Fontaines D.C.

Fontaines D.C.

I had mixed feelings about how Franz were going to play out.  The singles were ok but I hadn’t kept going back to them like singles of old.  Any album b-sides I heard or saw performed live on TV or web were not hitting the spot either.  Somehow it all clicked at this gig and I was won over and digging the newly rejuvenated Franz Ferdinand.  I've already my tickets in hand to go see them again with the Killers this Summer.

It was still not the most brilliantly lit show I’ve ever shot, much like their last show in the Olympia, but it still was enough to get some cool shots of Alex jumping.  They have a cool backdrop that was never well lit at the same time as the band.  The third song, Evil Eye was complete darkness except for the background, with Kapranos’s constant movement on stage it made it not even worthy of a god silhouette shot.  So pretty much all the best results from this set are from the first two songs. 

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Conor McGregor Portrait by Aaron Corr

Conor McGregor

A huge surprise landed my way near the end of October when I got asked to do a photo shoot with Conor McGregor for Virgin Media Ireland for their Play magazine.  He would be doing press for his documentary film Notorious.  I immediately felt a sense of pressure, a good pressure.  You know the type, the one you get when you're about to photograph probably the most famous sports star in the world right now.  The biggest question I asked myself was "How much time will I have with him?"  As the days neared I set the expectation that maybe five minutes could be my maximum time since it was a press junket.

The shoot took place on Halloween during the day in the Merrion hotel.  As I waited in the press room Conor popped the head in to say a quick hello to those of us waiting before returning to his room for more interviews.  My designated time was to follow TV3’s Lisa Cannon's interview with him for Box Office and the Play mag.  As I waited I learned that I didn’t have a set number of minutes, as soon as I got the picture I'd be done.  No pressure.  I had all my equipment with me, tripod, softbox and flash triggers.  I quickly set up my mini softbox that is more portable, but more tricky when holding it with my left hand while taking photos with the right.  

Conor McGregor

When the interview wrapped I was allowed in.  People leaving took selfies as they were saying goodbye to Conor and I surveyed the darkened room, lit mainly by the large studio lights for recording the interview.  In that moment I made the decision to abandon my impromptu flash set up and take advantage of the lights already set up.  Before I had time to think any further Conor was introduced to me, and he asked where I wanted him standing.  A standing position would have been ideal, but my decision meant I had to ask him to sit for the portrait since the lights set up at a lower level.  I took a test image, updated my settings and took the portrait you can see above of him smiling.  I asked him for a ‘power pose’.  He raised his fists and I took three more snaps.  He motioned to get up from his seat and I knew that in his mind I was to just there to get a picture  There were many people in the room, and not wanting to cause any delays I knew to wrap things up.  Lisa requested a quick photo with him while I was there.  A big part of me wanted to get a selfie myself, but the way I looked at it was that if I could afford the time to take a selfie, then I should have used that time to get another portrait as option.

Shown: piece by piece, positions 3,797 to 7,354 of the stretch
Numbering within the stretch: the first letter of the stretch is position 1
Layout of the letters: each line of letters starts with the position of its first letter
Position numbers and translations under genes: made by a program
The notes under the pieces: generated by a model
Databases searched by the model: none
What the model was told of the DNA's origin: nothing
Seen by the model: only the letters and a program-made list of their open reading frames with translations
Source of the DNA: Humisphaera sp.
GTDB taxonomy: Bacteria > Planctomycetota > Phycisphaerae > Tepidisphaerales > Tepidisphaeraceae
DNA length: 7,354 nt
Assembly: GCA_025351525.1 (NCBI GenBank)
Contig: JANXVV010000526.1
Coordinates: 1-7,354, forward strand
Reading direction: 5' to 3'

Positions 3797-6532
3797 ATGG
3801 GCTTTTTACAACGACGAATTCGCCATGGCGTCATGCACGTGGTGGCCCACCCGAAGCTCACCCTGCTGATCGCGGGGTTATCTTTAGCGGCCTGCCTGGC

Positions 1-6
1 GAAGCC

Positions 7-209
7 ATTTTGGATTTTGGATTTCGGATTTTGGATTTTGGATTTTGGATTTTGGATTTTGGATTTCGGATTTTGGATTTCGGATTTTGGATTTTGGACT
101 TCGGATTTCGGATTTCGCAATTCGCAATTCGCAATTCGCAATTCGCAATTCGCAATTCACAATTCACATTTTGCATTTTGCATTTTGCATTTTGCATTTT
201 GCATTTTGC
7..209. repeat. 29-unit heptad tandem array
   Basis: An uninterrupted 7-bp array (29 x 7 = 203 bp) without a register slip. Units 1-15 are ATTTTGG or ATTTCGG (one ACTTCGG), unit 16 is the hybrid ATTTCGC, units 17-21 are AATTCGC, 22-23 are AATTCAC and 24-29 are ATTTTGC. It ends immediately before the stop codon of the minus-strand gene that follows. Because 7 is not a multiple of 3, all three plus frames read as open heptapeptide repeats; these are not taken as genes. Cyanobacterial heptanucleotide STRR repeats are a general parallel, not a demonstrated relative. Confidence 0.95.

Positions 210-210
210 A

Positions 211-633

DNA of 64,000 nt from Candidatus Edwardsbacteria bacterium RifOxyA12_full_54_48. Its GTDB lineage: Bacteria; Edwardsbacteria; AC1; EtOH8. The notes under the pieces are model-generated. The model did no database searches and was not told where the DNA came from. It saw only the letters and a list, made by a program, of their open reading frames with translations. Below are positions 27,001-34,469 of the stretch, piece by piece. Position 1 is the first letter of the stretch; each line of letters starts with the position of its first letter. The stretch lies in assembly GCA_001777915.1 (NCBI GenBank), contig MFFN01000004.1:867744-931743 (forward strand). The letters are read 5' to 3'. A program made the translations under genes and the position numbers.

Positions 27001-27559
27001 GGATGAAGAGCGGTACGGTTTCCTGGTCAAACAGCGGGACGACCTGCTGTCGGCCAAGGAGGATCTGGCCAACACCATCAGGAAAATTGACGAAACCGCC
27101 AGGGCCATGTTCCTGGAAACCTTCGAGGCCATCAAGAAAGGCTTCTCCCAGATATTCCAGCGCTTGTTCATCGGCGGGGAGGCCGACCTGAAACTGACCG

Conor was a gent to deal with for the short space of time I had.  I must have had a total of one minute, resulting in four photos.  I was reminded of the photography episode of Abstract on Netflix, when Platon notes at one point how he was under restriction to take just one portrait of a particular world leader.  So, I guess I didn't have it that bad by comparison.

Conor McGregor

The Best Gigs of 2017 by Aaron Corr

Cage the Elephant: The Academy

The year got off to a flying start with Cage the Elephant making their long awaited headline show in Ireland, in The Academy.  Not only was it an amazing gig to shoot, thank you Matt Shultz for being one of the best front-men of any modern band, but also because the music and the atmosphere.  It was genuinely electric.  I've only been a casual fan to this point yet the gig gives me shivers to think of it.  The setlist, fucking hell it was unreal.  I can’t think of how any one person could come out of the gig with anything but “gig of the year” on their lips, and it was only bleedin’ January!!  It could have been all downhill from there, but thankfully not.  

Read the GoldenPlec review and see all my photos here.

Hamilton Leithauser: Workmans Club

I was not prepared for how great Hamilton Leithauser's gig in the Workmans Club would be.  I heard the singles from his current album with Rostam, but hadn’t yet given it a spin.  The Walkmen had always sort of disappointed me live,so I felt like I could potentially take it or leave it with this gig.  This was a completely different ball game to a Walkmen show, the tunes were all fantastic, and I loved his banter and tales in between songs.  He did a stunning rendition of In A Black Out, finger picking the acoustic guitar and holding the crowd in the palm of his hands with his signature voice.  His story about the origin of the lyrics for The Brides Dad was a fun wedding tale ahead of playing said song.  Often singers can bore you by over-explaining but Hamilton nails it, and it makes you pay more attention to the lyrics.  The gig was under an hour and it left everyone wanting more.  I can’t wait until he returns, however long that will be.

See the full gallery here.

The Moonlandingz: Whelans